Sidewalks are not common outside of urban centers, and there is often little/no shoulder for vehicles. Despite this, animals, pedestrians, bicycles, and motorbikes regularly use these limited shoulders and pose safety hazards to vehicular traffic. Sidewalks are overcrowded, and pedestrians often walk in the streets, competing for space with vehicles.

Traffic in Port Louis is very heavy on weekdays during the main commuting hours and often congested throughout the day. Motorcycles and scooters move between and around traffic, often disregarding traffic laws. Motorcycles and scooters should pass in the far right lane, but they commonly drive in between lanes and pass on the left.

Driving at night brings additional challenges. Street lighting is poor, and in many locations there is no lighting. Headlight use varies; it is common to see cars with no lights or constantly running high beams, either scenario making it difficult for oncoming traffic to see. Motorcyclists must wear reflective safety vests at night.

Collisions among vehicles, motorcycles/scooters and/or pedestrians are frequent and, when combined with the higher speeds on country roads, can be serious. Motorists must have auto insurance. Host country laws regarding vehicle accidents allow motorists involved in an accident where no injury has occurred to exchange information and report details to the authorities. For minor accidents that meet certain criteria (i.e. no injuries and no third party property damage, etc.), motorists may choose to come to a mutual agreement with the other parties involved. This legal remedy is often encouraged by law enforcement and can be handled by completing the Constat a l'Amiable (Friendly Agreement). However, for foreigners involved in vehicular accidents it is recommended to not move the vehicle from the accident and to request local law enforcement to assist. If an individual involved in a motor accident is in fear of personal safety, s/he may depart the area but should proceed immediately to the nearest police station to report the incident. Motorists involved in more serious accidents are encouraged to not admit fault (insurance companies and/or courts will decide fault) and only to sign statements to the police that the motorist has written in their own words.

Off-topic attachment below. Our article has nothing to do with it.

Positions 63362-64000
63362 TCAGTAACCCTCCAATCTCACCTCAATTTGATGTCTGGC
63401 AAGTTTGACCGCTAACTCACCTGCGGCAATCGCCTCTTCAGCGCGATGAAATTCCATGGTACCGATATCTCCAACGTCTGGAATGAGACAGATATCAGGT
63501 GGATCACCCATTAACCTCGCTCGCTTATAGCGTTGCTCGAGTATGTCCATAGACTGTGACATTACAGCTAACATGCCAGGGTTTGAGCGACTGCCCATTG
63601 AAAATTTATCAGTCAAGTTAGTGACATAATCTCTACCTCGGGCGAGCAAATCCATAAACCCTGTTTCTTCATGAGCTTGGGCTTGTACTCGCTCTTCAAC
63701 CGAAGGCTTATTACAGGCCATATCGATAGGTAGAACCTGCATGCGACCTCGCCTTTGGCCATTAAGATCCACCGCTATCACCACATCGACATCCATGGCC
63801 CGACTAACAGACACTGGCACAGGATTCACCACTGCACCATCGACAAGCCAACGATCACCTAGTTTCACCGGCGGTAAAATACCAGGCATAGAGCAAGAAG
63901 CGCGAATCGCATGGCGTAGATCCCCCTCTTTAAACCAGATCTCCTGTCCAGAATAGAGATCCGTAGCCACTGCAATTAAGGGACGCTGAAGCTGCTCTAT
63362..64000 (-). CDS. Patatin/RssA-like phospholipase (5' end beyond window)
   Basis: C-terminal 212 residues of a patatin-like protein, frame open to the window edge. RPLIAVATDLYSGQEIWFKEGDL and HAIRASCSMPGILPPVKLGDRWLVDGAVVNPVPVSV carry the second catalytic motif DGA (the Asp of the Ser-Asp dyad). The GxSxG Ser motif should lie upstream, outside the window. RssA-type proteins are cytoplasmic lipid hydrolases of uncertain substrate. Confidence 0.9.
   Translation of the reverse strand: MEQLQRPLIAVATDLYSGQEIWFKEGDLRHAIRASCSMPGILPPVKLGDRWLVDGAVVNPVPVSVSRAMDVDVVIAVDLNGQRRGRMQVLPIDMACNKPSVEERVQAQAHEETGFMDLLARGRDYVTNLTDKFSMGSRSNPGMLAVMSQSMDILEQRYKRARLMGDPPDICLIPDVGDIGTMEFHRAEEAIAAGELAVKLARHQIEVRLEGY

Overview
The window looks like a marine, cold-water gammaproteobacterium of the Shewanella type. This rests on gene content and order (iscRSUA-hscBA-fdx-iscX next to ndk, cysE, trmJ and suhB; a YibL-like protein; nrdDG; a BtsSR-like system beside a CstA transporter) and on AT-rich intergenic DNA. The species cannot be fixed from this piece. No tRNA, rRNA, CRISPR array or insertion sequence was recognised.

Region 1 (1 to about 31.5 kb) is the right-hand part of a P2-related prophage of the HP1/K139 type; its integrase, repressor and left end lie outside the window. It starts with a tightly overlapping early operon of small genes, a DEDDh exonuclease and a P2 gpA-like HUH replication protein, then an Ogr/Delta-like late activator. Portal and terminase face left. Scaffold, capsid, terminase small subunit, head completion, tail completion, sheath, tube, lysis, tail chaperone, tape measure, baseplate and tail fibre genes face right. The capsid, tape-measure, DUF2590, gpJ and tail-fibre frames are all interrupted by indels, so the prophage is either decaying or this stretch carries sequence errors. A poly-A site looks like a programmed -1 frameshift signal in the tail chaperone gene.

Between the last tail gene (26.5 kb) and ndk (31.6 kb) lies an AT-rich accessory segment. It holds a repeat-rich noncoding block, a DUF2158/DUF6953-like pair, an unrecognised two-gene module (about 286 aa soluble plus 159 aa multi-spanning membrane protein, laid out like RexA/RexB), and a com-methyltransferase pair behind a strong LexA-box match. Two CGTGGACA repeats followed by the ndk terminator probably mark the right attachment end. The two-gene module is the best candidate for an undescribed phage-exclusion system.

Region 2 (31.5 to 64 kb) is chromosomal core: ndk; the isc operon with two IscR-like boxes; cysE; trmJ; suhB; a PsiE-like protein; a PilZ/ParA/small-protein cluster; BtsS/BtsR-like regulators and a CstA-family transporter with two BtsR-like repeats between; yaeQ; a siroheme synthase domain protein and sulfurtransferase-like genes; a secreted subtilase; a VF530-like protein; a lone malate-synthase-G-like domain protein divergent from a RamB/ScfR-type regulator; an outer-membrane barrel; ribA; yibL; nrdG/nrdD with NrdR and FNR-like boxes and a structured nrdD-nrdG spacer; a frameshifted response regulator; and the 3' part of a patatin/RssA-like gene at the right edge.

Police enforce traffic laws randomly. Typical enforcement focuses on making sure that all vehicles have the appropriate registration and insurance stickers on their vehicle. Speed traps are set up around construction, towns, and city speed zones. Police personnel wear official uniforms and use clearly identifiable police vehicles at speed traps and check points. Numerous fixed and portable speed cameras are in use, but they are always preceded by clearly marked signs. Police have also increased the use of DUI checkpoints as part of a campaign to reduce drunk-driving related accidents.

Source: Overseas Security Advisory Council